For the first time ever, a campaign event for a Canadian federal election was held on Batchewana First Nation territory.
Candidates for the Sault Ste. Marie riding were invited to speak to members of the band in a town-hall meeting at Rankin Arena on Thursday night.
About 30 people attended.
The founder of Rally the First Nation Vote, Tyrone Souliere, underlined how historic the meeting was.
“They wouldn't even let people come in and campaign on this reserve before,” said Souliere.
Rally the First Nation Vote began as a local Facebook campaign last February, but now has chapters in London, Saskatchewan and Manitoba.
Souliere, who is a member of Garden River First Nation, said the Rally the First Nation Vote group is backing the NDP in the upcoming election.
“The Liberals do have a good platform. We believe the NDP have a better platform. The Liberals also have a track record. They just can’t unring that bill,” said Souliere.
Among other policies, the Liberals introduced the White Paper in 1969 which proposed an abolition of the Indian Act and elimination of Indian status.
“They are part of the reason we are here today. If we want change there’s no point voting for them because that is status quo,” said Souliere.
Although Souliere said the Green Party platform aligns most closely with First Nations needs, Rally the First Nation Vote is not endorsing them for this election.
“The Greens are just not big enough for us to back because we want change now,” he said.
Liberal candidate Terry Sheehan, NDP candidate Skip Morrison and Kara Flannigan of the Green Party were in attendance for the meeting.
An email from Bryan Hayes’ office confirmed the incumbent Conservative Party candidate was invited, but with only two days notice was unable to attend.
“While Bryan could not be there in person, he encourages the Batchewana First Nation and all residents of Sault Ste. Marie and area to get out and vote on October 19,” said Emily Hillstrom, press secretary for the Hayes campaign.
Batchewana First Nation Chief Dean Sayers said he believes the decision to encourage his people to vote in the upcoming federal election was the right one.
He admits not everyone in the community is convinced voting in the Canadian election is the right thing to do.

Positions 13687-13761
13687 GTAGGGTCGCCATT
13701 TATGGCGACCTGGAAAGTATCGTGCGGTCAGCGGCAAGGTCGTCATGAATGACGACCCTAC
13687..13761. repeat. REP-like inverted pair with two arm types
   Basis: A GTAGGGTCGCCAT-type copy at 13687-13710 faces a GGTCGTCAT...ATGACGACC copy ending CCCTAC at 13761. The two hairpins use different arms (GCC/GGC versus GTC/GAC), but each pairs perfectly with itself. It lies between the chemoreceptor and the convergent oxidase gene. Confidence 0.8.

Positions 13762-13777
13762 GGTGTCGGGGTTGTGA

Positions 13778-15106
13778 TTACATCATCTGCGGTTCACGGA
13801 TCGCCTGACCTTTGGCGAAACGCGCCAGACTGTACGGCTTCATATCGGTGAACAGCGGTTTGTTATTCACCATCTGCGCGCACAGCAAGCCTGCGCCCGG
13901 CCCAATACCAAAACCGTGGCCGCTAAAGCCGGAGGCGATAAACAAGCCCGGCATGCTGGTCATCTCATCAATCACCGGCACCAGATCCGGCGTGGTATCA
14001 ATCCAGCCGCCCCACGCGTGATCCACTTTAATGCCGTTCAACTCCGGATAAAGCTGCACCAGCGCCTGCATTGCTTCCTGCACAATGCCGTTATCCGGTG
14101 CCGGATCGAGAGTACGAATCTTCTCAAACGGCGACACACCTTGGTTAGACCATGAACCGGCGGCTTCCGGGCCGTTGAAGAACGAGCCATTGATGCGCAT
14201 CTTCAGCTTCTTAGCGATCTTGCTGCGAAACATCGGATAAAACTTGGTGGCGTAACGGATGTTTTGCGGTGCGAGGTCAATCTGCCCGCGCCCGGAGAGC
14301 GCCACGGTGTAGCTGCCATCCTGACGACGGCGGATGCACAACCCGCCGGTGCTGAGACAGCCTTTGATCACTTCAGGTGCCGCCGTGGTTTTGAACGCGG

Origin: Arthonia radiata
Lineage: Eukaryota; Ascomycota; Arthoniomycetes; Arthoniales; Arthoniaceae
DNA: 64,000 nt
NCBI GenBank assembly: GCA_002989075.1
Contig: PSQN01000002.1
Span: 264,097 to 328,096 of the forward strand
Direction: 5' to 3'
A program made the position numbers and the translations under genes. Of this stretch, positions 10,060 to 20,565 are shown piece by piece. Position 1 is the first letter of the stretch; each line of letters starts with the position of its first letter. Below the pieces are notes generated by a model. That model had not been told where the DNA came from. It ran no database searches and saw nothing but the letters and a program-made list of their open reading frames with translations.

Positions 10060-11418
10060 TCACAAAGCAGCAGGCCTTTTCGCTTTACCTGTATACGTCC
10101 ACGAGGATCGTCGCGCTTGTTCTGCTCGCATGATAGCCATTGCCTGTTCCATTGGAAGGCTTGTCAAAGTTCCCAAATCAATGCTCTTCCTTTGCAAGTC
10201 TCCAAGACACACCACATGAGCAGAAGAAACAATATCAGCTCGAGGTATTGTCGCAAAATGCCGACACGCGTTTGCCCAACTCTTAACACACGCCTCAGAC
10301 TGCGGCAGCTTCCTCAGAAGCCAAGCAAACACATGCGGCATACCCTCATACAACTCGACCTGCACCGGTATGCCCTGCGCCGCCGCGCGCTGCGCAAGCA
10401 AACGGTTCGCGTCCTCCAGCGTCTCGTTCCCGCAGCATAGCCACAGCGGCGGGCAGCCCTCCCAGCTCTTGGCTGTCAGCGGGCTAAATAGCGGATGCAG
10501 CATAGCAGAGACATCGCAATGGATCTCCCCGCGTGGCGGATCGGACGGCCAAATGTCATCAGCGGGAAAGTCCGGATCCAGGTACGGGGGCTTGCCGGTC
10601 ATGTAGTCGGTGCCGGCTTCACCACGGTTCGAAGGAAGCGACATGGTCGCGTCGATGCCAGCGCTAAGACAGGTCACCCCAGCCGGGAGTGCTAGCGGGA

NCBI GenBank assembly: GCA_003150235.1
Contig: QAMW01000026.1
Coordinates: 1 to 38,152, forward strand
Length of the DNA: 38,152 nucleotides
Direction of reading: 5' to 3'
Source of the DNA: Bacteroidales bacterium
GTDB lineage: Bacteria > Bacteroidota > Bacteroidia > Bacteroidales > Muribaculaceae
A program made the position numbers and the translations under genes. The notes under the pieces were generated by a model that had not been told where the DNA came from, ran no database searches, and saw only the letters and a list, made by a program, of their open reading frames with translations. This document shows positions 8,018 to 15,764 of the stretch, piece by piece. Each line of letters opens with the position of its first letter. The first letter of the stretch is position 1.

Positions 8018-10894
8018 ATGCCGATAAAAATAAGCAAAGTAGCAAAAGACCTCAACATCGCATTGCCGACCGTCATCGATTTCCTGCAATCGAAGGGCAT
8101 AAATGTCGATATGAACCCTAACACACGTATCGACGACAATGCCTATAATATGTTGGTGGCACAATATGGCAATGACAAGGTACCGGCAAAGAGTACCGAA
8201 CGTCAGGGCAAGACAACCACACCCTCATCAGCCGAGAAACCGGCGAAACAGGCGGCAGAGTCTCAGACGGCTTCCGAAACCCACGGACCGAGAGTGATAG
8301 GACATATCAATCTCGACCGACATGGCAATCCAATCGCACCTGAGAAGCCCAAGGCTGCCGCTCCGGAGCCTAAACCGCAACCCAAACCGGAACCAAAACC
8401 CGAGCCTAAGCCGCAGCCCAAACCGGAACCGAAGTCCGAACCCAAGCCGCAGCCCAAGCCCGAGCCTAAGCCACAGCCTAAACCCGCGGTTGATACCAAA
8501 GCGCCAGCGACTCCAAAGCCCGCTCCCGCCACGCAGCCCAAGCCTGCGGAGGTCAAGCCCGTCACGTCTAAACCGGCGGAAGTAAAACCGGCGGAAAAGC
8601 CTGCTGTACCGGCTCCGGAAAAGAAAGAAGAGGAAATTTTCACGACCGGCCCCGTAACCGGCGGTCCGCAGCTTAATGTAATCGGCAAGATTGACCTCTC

“I grew up with a lot of elderly people who were adamant that we don’t vote in that election. It’s not our government, we have our own,” said Sayers.
The chief said he couldn’t pass up the ability to contribute to the process of determining who sits across the table in discussions between Canada and First Nations.
He said promises were made by current Prime Minister Stephen Harper when he met with chiefs, and those have since been broken or unfulfilled.
“I had my pessimism, but I also had my optimism. At the end of the day, nothing has changed in four years,” said Sayers.
He said his attitudes toward voting began to change when he was told the ability to vote in Canadian elections was awarded to First Nations with no compromise of indigenous or treaty rights in 1960 under John Diefenbaker’s Progressive Conservative government.
“I have voted and I think it is a good measure to vote,” said Sayers.
He noted an Elections Canada polling station will be set up at the Rankin Arena on Batchewana First Nation territory for the first time in recent memory.
Sheehan said he was encouraged after speaking to First Nations people who have promised to vote for him in the upcoming election.
He said a Trudeau government would be one of mutual respect and trust with First Nations.
“I have been on First Nations speaking to people and attending events. I am not a stranger. And they appreciate that,” said Sheehan.
He claimed the Liberals are best equipped to defeat Harper according to the latest poll data.
Morrison counters that polls are often not accurate, ignoring large segments of eligible voters.
“They are very inaccurate and often are outdated. They often forget to reflect the large portion of undecided voters,” said Morrison.
While speaking to the crowd, Morrison utilized conversational Ojibwe words, a language he is teaching himself.
“I have been wanting to learn it more, but I am picking up words as I go,” he said.
Former NDP MPP Bud Wildman sat in the crowd in support of Morrison.
“Going back 25 years ago, when he was minister he established the concept of government to government relations between Ontario and First Nations,” said Morrison of Wildman.
“He is an amazing, knowledgable, experienced mentor. I can’t say enough good words about the man. He is held in high esteem by so many people throughout the province, and especially First Nation communities,” said Morrison.
Souliere said it has been a challenge bringing the First Nation communities together to vote as a block.
“A lot of people don’t understand, First Nations are separate nations. We’re not the same. The Cree aren’t Ojibwe and the Ojibwe aren’t Mohawk. It’s not easy for us to come together,” said Souliere.
He said there isn’t one single obstacle to convince his people to vote.
There are many obstacles. There are many reasons people don’t vote, so you have to address all of those. One of them is apathy. One is ignorance and another is people not wanting to get involved in another nation’s politics, because we are sovereign,” said Souliere.
Whether the thousands of First Nation voters in the riding will make a difference this election is still to be seen.
“The only poll that matters is election day,” said Sheehan.
(PHOTO: An attendee reacts to a speech made during an all-candidates meeting at Rankin Arena Thursday Night as part of the Rally the First Nation Vote initiative. Kenneth Armstrong/SooToday)